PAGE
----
Revised January 31, 2003


by Richard Kogan

"Rarely have the policies underlying the baseline projections been as
disconnected from the policy makers' agendas as they are today."

Robert Reischauer(1)


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On January 29, the Congressional Budget Office issued a new set of budget estimates.  These "baseline" projections are considerably too optimistic because they omit costs of at least $2 trillion and as much as $4 trillion over the next ten years, which will result from legislation that Congress is very likely — and in many cases, virtually certain — to enact.[2]  The most likely estimate of the omitted costs is somewhere in the range of $3 trillion.

The CBO baseline projections, which show deficits through 2006 and surpluses after that, show an overall net surplus of $1.3 trillion over the ten-year period from 2004 through 2013.  When the roughly $3 trillion in omitted costs are taken into account, however, the picture changes, and the budget is seen to be in deficit by something on the order of $1.7 trillion over the decade.  This estimate is very similar to one issued by the Concord Coalition this week; Concord notes that a more realistic estimate of the deficit is $1.6 trillion over the ten-year period.[3]

Moreover, these deficits of $1.6 or $1.7 trillion include within them a surplus of $2.6 trillion in the Social Security trust fund.  Both this analysis and the Concord analysis estimate that deficits outside Social Security are likely to exceed $4 trillion over the next ten years.

CBO baseline estimates are a projection of future expenditures and revenues that are calculated according to a set of rules that are based on current law and thus assume, among other things, that all tax cuts scheduled to expire will indeed terminate on schedule, even when such tax measures are routinely renewed.  These projections are the basic benchmark against which analysts assess the costs of proposed and actual changes in policy.  These projections do not necessarily provide a realistic assessment of the future fiscal outlook and are not intended to do so.  Because they are based on these rules, the new CBO projections present a much rosier picture of the future than is likely to occur.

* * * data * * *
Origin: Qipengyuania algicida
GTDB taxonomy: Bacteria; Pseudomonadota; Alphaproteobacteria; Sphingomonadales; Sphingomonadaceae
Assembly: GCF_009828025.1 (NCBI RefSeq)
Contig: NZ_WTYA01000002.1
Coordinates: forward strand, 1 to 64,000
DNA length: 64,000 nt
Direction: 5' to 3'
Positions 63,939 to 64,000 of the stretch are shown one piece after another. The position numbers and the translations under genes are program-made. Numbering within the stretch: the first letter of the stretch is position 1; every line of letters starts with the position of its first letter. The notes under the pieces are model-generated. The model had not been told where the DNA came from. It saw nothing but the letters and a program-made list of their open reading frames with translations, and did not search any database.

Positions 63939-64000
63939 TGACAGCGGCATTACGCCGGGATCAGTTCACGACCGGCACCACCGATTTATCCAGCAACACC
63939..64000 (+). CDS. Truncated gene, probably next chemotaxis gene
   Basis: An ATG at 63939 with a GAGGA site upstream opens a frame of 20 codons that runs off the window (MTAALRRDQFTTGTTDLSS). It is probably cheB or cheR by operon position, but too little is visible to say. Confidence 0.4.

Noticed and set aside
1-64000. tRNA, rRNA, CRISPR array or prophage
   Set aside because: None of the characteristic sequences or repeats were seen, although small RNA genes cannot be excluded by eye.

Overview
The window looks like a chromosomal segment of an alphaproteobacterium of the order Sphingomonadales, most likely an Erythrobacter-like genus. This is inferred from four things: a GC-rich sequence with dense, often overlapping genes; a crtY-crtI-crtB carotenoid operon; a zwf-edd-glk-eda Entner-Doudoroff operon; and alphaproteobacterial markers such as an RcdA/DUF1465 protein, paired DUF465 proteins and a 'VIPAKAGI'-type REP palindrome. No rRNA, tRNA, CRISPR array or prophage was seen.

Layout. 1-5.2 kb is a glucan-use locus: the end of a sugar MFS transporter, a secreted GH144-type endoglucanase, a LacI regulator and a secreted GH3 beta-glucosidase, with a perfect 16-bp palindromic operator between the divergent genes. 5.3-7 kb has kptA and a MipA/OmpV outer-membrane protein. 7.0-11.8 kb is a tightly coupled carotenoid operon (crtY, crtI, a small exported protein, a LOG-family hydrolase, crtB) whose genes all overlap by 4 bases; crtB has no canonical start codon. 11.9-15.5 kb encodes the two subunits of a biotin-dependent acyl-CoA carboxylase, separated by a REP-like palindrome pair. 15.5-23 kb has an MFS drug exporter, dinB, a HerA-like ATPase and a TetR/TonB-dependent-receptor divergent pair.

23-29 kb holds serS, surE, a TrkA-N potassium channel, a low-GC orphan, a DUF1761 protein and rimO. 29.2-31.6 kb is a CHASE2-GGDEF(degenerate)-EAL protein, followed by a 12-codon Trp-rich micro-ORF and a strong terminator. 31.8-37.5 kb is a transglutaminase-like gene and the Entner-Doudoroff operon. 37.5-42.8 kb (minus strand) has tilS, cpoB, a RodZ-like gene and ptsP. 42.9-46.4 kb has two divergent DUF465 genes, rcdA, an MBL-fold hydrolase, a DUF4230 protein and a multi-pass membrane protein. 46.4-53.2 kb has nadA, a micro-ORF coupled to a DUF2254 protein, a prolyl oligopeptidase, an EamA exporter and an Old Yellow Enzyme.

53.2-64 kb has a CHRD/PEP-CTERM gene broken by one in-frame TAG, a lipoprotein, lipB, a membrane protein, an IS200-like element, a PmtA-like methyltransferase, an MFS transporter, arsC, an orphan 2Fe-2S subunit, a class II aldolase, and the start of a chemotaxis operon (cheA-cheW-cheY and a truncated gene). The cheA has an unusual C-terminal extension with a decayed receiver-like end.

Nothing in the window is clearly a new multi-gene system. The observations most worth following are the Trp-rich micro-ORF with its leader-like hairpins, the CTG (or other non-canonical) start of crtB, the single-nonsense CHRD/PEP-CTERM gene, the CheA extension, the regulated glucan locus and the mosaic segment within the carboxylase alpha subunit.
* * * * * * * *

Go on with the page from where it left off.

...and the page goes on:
The CBO projections are unrealistically rosy because they: understate the costs of appropriated programs, especially for defense and homeland security; omit the cost of extending tax breaks that are scheduled to expire but that Congress always renews; omit the cost of the Administration’s tax-cutting agenda, including extending the 2001 tax cut beyond its scheduled 2010 expiration and providing relief from the mushrooming alternative minimum tax; do not include the costs of responding to major natural disasters such as hurricanes or floods; and do not include the costs of a war with Iraq and the aftermath of such a war.


Potential Budget Costs Omitted from CBO’s Adjusted Baseline
(in billions)


Possible Cost Through 2013,
including interest

Defense and homeland security increases in 2004 and future years

$150 - $250

Possible war with Iraq

$100 - $200

Expiring tax breaks


Extending 2001 tax cut after 2010


New package of tax cuts proposed by the Administration


Relief from the Alternative Minimum Tax


Prescription drug benefit

$350 - $750